dc.identifier.citationAACR 95th Annual Meeting, Orlando FL, 27–31 March 2004. In Cancer Research, 2004, v. 64 n. 7S, p. 184 Abstract no. 798-
dc.identifier.issn0008-5472-
dc.identifier.urihttp://hdl.handle.net/10722/96049-
dc.description.abstractChromosomal instability (CIN) refers to high rates of chromosome gains and losses and is a major cause of genomic instability. Recurrent chromosome alterations have been commonly found in hepatocellular carcinoma (HCC), which is a prevalent cancer worldwide and in Southeast Asia and Hong Kong. These frequent gains and losses of chromosomes suggest that CIN contributes to hepatocarcinogenesis. One major mechanism for CIN is through the loss of mitotic checkpoint. In this study, we evaluated mitotic spindle checkpoint competence in HCC cell lines, using nocodazole and colcemid, which inhibit spindle assembly. Six of the eleven HCC cell lines tested showed a defect in mitotic competency. In addition, these six HCC cell lines also showed a reduction in the expression of a major mitotic checkpoint protein, called Mitotic Arrest Deficient 2 (MAD2). This association of mitotic spindle checkpoint incompetence and the downregulation of MAD2 protein in these HCC cells suggest that deficiency of the MAD2 protein may play a role in mitotic spindle checkpoint defect in HCC. In addition to MAD2, we have also examined the expression of MAD1, the binding partner of MAD2, which also plays an important role in the progression of mitosis. During the evaluation of MAD1 expression, we have identified a novel splicing variant of MAD1, which we named MAD1β. This isoform was detected in all HCC cell lines tested and in most of the human HCC samples and their corresponding nontumorous livers. Upon sequencing, we found that MAD1β had no exon 4, which was likely a result of different splicing. In addition, with confocal microscopy, overexpression of MAD1β in HCC cell lines resulted in a different subcellular localization (cytoplasmic) as compared with that of MAD1 (nuclear). These results suggest that exon 4 may contain a nuclear localization signal which can regulate the localization of MAD1 protein in cells. Overall, our results suggest that reduced MAD2 expression may contribute to mitotic checkpoint defect in HCC. In addition, further investigation into this newly identified MAD1 isoform, MAD1β, is warranted.-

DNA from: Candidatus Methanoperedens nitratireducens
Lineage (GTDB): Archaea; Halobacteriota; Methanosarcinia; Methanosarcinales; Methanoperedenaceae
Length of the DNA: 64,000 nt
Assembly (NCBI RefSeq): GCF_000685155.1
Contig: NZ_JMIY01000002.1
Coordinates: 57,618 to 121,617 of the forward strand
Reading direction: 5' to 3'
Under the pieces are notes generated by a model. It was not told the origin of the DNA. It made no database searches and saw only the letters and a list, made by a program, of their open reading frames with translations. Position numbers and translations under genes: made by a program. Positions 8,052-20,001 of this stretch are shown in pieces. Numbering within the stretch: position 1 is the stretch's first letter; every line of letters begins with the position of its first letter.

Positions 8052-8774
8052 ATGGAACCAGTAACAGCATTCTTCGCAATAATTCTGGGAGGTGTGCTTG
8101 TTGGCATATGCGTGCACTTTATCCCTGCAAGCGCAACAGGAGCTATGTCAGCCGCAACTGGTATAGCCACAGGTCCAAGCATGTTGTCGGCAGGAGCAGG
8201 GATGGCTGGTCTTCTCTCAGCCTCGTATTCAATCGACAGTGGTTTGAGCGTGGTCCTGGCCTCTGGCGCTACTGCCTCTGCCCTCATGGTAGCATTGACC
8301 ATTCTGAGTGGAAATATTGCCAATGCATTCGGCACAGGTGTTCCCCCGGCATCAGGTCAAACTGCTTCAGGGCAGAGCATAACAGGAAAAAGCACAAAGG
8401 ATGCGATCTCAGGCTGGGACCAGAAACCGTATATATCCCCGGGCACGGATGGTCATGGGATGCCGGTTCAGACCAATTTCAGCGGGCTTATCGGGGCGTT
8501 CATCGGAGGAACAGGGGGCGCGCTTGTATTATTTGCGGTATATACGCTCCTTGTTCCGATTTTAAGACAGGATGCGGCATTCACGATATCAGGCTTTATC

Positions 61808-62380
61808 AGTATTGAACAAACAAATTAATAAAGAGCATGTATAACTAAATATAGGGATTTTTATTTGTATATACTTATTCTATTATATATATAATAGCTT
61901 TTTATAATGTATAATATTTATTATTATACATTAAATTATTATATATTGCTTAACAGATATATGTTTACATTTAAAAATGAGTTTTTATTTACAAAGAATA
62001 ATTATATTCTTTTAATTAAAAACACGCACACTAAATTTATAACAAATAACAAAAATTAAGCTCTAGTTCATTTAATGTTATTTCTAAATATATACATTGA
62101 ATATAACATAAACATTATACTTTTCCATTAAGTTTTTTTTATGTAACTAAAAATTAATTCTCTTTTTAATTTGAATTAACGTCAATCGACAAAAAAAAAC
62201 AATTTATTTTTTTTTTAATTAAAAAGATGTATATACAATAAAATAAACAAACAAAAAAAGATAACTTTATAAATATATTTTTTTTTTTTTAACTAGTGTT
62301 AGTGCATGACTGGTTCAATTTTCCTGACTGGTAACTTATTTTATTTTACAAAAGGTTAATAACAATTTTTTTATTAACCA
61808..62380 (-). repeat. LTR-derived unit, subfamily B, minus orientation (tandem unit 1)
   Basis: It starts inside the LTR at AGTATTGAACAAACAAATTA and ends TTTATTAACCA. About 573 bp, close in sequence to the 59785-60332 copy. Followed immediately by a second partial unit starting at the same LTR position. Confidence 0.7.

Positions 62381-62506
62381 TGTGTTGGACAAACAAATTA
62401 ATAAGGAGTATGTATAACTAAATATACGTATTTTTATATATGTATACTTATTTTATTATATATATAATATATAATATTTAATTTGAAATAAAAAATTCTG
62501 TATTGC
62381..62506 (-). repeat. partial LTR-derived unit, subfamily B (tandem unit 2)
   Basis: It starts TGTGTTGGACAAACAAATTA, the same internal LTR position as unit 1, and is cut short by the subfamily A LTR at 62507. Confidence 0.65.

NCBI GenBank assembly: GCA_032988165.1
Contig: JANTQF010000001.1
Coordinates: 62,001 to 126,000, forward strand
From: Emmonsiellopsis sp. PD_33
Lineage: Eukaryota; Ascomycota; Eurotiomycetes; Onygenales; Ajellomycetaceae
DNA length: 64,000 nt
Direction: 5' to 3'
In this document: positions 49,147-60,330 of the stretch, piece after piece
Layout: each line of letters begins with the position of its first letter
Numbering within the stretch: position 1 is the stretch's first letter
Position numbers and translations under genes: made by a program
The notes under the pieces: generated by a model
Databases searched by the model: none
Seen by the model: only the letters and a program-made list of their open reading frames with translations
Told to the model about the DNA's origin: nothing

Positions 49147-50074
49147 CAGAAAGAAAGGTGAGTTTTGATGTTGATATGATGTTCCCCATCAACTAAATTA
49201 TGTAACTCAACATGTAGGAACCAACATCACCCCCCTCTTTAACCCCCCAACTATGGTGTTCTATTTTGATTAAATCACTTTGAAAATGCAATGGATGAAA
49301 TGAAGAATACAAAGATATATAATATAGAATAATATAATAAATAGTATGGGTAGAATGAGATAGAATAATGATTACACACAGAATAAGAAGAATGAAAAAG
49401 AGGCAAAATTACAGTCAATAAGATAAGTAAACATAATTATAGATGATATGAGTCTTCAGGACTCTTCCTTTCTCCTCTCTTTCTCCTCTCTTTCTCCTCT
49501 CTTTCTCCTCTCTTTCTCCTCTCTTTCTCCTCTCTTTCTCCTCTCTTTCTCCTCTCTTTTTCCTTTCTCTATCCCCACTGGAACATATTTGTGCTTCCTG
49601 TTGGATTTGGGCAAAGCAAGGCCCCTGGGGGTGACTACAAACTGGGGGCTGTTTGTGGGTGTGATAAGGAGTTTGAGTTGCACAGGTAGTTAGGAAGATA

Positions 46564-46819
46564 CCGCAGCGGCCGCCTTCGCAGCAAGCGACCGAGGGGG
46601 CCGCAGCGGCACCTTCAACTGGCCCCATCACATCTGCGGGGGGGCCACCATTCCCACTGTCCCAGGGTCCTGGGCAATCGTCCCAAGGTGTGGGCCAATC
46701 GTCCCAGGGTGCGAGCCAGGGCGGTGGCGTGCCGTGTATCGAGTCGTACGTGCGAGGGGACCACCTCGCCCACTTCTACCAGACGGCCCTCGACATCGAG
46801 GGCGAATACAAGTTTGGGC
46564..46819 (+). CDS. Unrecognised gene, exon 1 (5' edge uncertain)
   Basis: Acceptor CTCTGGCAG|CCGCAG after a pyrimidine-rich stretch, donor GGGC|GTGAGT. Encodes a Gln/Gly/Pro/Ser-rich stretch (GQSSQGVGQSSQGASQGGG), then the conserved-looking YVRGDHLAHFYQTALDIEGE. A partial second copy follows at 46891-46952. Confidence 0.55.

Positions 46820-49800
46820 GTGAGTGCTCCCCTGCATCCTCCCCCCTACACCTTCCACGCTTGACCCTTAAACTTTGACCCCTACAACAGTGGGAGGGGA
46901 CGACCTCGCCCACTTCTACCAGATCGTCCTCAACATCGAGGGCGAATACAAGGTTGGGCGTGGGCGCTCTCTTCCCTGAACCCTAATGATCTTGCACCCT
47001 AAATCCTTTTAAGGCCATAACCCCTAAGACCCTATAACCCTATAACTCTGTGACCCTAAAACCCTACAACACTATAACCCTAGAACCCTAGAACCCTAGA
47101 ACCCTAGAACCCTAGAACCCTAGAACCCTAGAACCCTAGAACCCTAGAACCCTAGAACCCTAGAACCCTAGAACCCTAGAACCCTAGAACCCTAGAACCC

dc.languageengen_HK
dc.publisherAmerican Association for Cancer Research-
dc.relation.ispartofCancer Researchen_HK
dc.titleDysregulation of Mitotic Spindle Checkpoint Control in Hepatocellular Carcinomasen_HK
dc.typeConference_Paperen_HK
dc.identifier.emailSze, MF: szekaren@yahoo.comen_HK
dc.identifier.emailChing, YP: ypching@hkucc.hku.hken_HK
dc.identifier.emailJin, D: dyjin@hkucc.hku.hken_HK
dc.identifier.emailNg, IOL: iolng@hkucc.hku.hken_HK
dc.identifier.authorityChing, YP=rp00469en_HK
dc.identifier.authorityJin, D=rp00452en_HK
dc.identifier.authorityNg, IOL=rp00335en_HK
dc.identifier.hkuros148230en_HK